The James Webb Telescope brings exceptional pictures of Orion

 

Orion is located 1,350 light-years from Earth; this celestial object seems to constitute an environment similar to that in which our solar system was born 4.5 billion years ago. The international team of researchers who published these unpublished images intends to study these data to understand better the conditions that prevailed during the creation of our system.

The realization of these images is part of one of the priority programs of observation of James Webb. It has involved more than a hundred scientists in 18 countries, with the assistance of the CNRS in France, the Western University in Canada and the University of Michigan.

“We are blown away by the spectacular images of the Orion Nebula,” said astrophysicist Els Peeters of Western University. “These new observations give us a better understanding of how massive stars transform the clouds of gas and dust in which they were born.”

Nebulae are obscured by large amounts of dust, making them impossible to observe in visible light with telescopes like Hubble, James Webb’s predecessor. The latter has tools that capture the infrared light of the cosmos and allow us to see through these layers of dust. This has revealed grandiose structures up to a scale of about 40 AU – an AU is roughly the distance between the Earth and the Sun.

Among them are several dense filaments of matter that could support the birth of a new generation of stars. Star systems in formation consist of a central star surrounded by a disk of dust and gas inside which planets are forming.

“We hope to understand the entire birth cycle of a star,” says astrophysicist Edwin Bergin of the University of Michigan. The James Webb Telescope is a $10 billion engineering jewel that will make observations 1.5 million kilometers from Earth.

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image - 2022-09-14T090239.525

The James Webb Telescope brings exceptional pictures of Orion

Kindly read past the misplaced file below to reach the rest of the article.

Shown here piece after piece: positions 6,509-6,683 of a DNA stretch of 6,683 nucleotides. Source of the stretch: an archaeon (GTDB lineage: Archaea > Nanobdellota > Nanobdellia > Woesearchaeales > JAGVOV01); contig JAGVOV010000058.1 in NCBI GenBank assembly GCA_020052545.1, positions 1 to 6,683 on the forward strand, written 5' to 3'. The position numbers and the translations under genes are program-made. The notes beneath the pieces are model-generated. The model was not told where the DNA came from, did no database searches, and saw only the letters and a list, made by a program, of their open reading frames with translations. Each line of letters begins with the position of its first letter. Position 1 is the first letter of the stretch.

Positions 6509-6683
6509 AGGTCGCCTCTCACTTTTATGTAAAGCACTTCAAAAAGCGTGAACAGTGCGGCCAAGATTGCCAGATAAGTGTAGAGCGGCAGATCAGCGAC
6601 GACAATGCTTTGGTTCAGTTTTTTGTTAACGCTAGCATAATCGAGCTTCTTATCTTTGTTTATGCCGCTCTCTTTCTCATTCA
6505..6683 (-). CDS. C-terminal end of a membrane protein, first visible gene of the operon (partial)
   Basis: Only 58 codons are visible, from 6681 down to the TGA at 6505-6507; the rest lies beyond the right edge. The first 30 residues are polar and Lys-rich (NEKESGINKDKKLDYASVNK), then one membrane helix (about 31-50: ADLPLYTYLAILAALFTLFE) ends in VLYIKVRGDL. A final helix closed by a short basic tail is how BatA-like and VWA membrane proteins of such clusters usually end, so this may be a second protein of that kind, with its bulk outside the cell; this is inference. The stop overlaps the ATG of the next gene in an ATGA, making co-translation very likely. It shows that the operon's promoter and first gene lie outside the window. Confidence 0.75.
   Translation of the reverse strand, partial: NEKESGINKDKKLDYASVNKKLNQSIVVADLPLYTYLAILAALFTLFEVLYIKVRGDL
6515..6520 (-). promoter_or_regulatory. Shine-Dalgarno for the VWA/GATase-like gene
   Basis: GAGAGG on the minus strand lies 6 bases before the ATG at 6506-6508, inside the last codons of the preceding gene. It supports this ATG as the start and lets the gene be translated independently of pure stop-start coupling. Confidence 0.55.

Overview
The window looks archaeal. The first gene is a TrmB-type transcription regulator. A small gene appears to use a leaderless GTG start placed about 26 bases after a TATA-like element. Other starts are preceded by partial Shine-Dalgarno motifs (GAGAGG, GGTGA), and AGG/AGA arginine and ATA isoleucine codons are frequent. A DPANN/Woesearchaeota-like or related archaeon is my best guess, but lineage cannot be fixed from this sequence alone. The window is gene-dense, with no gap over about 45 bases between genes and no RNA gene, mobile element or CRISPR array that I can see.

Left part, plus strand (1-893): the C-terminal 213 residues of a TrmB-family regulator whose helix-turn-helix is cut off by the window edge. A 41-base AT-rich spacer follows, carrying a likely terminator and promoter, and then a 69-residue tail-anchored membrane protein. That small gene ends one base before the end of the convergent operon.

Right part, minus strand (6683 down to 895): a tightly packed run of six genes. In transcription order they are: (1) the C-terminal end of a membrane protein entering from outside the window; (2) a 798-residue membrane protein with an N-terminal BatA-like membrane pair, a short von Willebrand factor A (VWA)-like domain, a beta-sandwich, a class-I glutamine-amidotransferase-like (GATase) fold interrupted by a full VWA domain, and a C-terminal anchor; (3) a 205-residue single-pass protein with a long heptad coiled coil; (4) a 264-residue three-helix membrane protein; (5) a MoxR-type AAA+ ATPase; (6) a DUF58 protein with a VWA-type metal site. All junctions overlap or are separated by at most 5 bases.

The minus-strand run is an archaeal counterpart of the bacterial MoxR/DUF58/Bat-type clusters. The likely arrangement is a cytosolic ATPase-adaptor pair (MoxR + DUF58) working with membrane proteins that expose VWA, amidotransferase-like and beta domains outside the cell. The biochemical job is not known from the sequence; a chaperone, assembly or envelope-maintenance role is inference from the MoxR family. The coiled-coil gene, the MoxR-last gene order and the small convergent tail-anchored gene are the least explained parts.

Orion is located 1,350 light-years from Earth; this celestial object seems to constitute an environment similar to that in which our solar system was born 4.5 billion years ago. The international team of researchers who published these unpublished images intends to study these data to understand better the conditions that prevailed during the creation of our system. The realization of these images is part of one of the priority programs of observation of James Webb. It has involved more than a hundred scientists in 18 countries, with the assistance of the CNRS in France, the Western University in Canada and the University of Michigan. "We are blown away by the spectacular images of the Orion Nebula," said astrophysicist Els Peeters of Western University. "These new observations give us a better understanding of how massive stars transform the clouds of gas and dust in which they were born." Nebulae are obscured by large amounts of dust, making them impossible to observe in visible light with telescopes like Hubble, James Webb's predecessor. The latter has tools that capture the infrared light of the cosmos and allow us to see through these layers of dust. This has revealed grandiose structures up to a scale of about 40 AU - an AU is roughly the distance between the Earth and the Sun. Among them are several dense filaments of matter that could support the birth of a new generation of stars. Star systems in formation consist of a central star surrounded by a disk of dust and gas inside which planets are forming. "We hope to understand the entire birth cycle of a star," says astrophysicist Edwin Bergin of the University of Michigan. The James Webb Telescope is a $10 billion engineering jewel that will make observations 1.5 million kilometers from Earth.
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